Although progressive government guidelines and knowledge about sustainable building exist, sustainability measures are not adopted in large scale. Several barriers have been identified, especially the perceived costs of implementing environmental management and the lack of market demand. The choice of fiscal instruments is an important issue in sustainable building policies. This paper presents an analysis of economic measures that are currently used to support sustainable building in the European Union and accession countries, indicating the areas where policy instruments are either focussed or lacking. The research is based on the national progress reports of the 3rd European Ministers conference on sustainable housing in 2002. The results indicate that environmental taxes and subsidies are used in the EU and the accession countries, but that they have had a low impact on the building sector. An examination of the developments since 1996 shows that apart from energy initiatives resulting from the Kyoto Protocol, the lack of a strong driving force has kept progress slow. Conclusions are based on the analysis findings ¿ the low impact of taxation on building and the narrow focus of subsidies. Finally, possibilities to benefit European experiences in the Australian context are discussed.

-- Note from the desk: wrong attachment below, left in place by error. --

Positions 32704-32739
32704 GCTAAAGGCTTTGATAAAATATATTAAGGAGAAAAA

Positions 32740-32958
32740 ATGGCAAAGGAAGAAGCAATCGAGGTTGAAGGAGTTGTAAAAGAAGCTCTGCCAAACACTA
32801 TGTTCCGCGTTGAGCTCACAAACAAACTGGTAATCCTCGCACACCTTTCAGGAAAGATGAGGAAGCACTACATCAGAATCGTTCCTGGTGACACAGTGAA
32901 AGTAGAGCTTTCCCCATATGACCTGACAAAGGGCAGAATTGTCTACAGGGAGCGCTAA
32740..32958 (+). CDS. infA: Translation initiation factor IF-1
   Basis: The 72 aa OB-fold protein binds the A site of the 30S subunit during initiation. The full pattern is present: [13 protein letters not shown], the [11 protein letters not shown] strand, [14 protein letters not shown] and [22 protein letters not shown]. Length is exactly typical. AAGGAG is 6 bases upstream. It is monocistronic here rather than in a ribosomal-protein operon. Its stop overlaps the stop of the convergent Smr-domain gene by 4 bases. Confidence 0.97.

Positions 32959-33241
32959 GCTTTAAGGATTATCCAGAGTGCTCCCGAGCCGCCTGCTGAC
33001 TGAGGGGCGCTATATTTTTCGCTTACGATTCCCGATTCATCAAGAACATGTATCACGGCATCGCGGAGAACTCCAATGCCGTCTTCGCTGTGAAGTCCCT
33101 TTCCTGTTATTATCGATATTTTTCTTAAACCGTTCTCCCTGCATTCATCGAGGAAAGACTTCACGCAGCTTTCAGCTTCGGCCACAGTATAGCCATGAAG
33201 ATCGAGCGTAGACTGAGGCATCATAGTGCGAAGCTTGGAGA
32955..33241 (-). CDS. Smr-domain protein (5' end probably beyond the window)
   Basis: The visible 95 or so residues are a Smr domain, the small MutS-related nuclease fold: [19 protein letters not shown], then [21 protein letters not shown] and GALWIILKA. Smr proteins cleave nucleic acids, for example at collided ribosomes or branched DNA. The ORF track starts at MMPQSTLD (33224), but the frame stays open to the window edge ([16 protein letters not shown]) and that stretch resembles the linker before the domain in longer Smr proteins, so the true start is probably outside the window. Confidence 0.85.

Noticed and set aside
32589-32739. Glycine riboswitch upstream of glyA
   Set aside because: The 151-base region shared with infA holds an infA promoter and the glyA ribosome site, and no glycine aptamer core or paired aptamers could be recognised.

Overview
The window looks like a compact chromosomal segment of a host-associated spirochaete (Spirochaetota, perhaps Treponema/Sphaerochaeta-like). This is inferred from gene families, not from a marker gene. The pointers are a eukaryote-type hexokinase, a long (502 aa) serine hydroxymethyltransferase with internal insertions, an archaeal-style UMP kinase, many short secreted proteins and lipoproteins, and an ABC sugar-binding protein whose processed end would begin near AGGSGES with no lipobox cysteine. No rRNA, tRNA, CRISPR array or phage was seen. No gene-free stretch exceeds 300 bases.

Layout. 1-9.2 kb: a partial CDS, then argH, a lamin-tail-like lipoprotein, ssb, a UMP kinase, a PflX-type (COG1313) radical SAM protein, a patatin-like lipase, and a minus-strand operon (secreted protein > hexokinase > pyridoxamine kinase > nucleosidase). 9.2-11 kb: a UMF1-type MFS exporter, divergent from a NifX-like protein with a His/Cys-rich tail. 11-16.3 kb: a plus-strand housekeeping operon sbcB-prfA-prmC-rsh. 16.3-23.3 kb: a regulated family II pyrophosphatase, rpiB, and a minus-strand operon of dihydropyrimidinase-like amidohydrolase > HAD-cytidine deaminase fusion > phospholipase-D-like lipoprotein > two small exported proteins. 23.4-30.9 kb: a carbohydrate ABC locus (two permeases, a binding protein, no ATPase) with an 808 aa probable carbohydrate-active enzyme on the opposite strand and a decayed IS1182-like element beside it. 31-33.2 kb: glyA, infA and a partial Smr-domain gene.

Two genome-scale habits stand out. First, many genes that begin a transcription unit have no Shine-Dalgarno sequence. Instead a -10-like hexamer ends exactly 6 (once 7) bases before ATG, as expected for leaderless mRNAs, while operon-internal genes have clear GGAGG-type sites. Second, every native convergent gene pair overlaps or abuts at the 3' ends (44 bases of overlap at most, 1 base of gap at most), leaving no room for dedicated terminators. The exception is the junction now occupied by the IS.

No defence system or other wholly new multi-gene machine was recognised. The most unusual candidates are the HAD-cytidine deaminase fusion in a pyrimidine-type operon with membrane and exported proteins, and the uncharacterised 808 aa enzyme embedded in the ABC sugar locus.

|Title of host publication||The CIB 2003 International Conference on Smart and Sustainable Built Environment (SASBE2003)|
|Place of Publication||Brisbane, Australia|
|Publisher||Queensland university of technology, Australia|
|Number of pages||8|
|Publication status||Published - 2003|
|Publisher||Queensland University of Technology, Australia|